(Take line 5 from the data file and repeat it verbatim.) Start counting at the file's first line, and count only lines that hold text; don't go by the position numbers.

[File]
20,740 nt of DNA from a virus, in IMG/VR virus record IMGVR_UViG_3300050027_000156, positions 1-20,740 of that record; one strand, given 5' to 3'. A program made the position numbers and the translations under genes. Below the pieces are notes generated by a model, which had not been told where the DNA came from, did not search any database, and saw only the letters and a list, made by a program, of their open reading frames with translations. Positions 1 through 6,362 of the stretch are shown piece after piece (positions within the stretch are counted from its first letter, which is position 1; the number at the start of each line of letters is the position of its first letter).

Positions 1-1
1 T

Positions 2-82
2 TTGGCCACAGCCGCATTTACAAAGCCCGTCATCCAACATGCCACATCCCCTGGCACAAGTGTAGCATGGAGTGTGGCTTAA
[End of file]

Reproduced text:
2 TTGGCCACAGCCGCATTTACAAAGCCCGTCATCCAACATGCCACATCCCCTGGCACAAGTGTAGCATGGAGTGTGGCTTAA